– Food is not a moral standpoint. People who eat similarly or differently than me are not moral successes or moral failures. Access to food, access to the funds to buy food, food preferences, food consumption, food choices none of these are a sign of moral superiority or inferiority. These are life circumstances that are forever intertwined with class, gender, race and a whole other host of historical issues. I strive to do away with moral judgements in how and what we eat mostly because this moral judgement is at the core of how we talk about people we perceive as “not like us”.
– Religion or religious inspired ideas have no place in my food. My food is not “sinful” or “decadent” or “self indulgent”. A chocolate dessert is not a sign of personal failure and guilt has no place in how I approach food. I vehemently want to do away with notions of eating “guilt free” because those concepts are not a reflection of well being but ways to control pleasure. Again, this is deeply individual and if one is following a diet, I fully understand feelings of guilt but I refuse to label my food as “guilty free” when, instead, I prefer to examine the reasons why one should or should not eat something rather than allow certain political expressions to control our access to pleasure and nutrition. Some things are good or bad for you, as an individual with unique life circumstances. No need to feel guilty or sinful or decadent for straying. Mindfulness and awareness are much more useful than guilt.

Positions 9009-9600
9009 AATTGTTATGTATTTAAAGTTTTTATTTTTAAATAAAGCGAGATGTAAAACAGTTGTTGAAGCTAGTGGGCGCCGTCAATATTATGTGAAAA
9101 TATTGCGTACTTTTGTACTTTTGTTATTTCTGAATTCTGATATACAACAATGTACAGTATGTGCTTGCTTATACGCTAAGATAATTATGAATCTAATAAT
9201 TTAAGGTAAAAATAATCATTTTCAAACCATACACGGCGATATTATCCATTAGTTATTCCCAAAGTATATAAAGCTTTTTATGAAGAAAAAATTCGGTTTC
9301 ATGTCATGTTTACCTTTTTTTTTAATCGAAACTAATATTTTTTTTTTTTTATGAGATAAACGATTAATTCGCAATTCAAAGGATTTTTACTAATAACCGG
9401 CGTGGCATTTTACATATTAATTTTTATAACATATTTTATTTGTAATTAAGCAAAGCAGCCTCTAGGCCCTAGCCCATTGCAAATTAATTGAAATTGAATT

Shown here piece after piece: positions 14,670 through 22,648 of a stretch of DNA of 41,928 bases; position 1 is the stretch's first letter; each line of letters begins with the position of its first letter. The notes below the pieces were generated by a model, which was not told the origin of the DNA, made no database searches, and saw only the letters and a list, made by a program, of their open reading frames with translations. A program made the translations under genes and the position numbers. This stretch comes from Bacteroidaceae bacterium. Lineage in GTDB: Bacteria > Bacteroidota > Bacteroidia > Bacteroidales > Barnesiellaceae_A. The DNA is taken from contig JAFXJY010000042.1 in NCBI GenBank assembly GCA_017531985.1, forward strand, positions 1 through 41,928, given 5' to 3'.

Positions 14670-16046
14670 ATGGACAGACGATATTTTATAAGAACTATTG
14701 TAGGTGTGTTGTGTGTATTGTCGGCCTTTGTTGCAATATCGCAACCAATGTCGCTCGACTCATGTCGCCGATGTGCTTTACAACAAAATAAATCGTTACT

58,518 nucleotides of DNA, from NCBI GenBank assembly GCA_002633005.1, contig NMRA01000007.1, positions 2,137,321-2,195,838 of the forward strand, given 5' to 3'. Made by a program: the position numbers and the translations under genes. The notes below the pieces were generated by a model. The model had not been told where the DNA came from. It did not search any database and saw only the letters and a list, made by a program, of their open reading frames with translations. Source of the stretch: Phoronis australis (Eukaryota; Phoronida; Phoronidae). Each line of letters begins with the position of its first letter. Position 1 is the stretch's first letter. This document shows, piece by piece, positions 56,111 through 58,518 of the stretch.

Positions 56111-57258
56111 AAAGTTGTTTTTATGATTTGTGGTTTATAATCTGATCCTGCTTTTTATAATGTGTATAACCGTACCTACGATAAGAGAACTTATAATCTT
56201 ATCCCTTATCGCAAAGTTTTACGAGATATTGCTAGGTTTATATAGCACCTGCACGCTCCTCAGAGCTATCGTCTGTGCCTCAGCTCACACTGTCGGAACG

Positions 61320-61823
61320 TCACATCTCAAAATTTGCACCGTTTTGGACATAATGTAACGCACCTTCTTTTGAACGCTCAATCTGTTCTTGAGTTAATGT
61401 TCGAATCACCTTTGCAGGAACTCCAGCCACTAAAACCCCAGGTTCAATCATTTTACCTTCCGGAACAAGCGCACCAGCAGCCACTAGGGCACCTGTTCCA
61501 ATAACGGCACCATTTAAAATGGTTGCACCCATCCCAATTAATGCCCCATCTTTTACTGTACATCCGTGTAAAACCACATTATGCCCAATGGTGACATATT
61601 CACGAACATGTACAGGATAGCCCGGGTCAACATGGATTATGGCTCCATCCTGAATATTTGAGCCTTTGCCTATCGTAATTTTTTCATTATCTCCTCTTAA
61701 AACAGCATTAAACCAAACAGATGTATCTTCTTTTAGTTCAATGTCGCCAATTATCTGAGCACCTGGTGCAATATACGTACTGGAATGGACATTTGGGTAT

– I want to celebrate pleasure. We eat in order to, you know, not die. But there is so much more to eating than just survival. There is community and heritage and culture and a sense of belonging through food. I am aware that writing and thinking about food is a privilege when so many can barely put it on their tables. In that sense, I occupy a space that is, by its very definition, one of indulgence. However, I would like to have some hope: perhaps, if we think about what it means, we can actually work towards policies and initiatives that improve everyone’s access to food and its inherent pleasure. This much I can say: I do not merely want everyone to have access to food, I would like everyone to have access to the pleasure that it can bring as well. Some people might prefer not to exercise that access but I suspect many would if it was on the metaphorical table.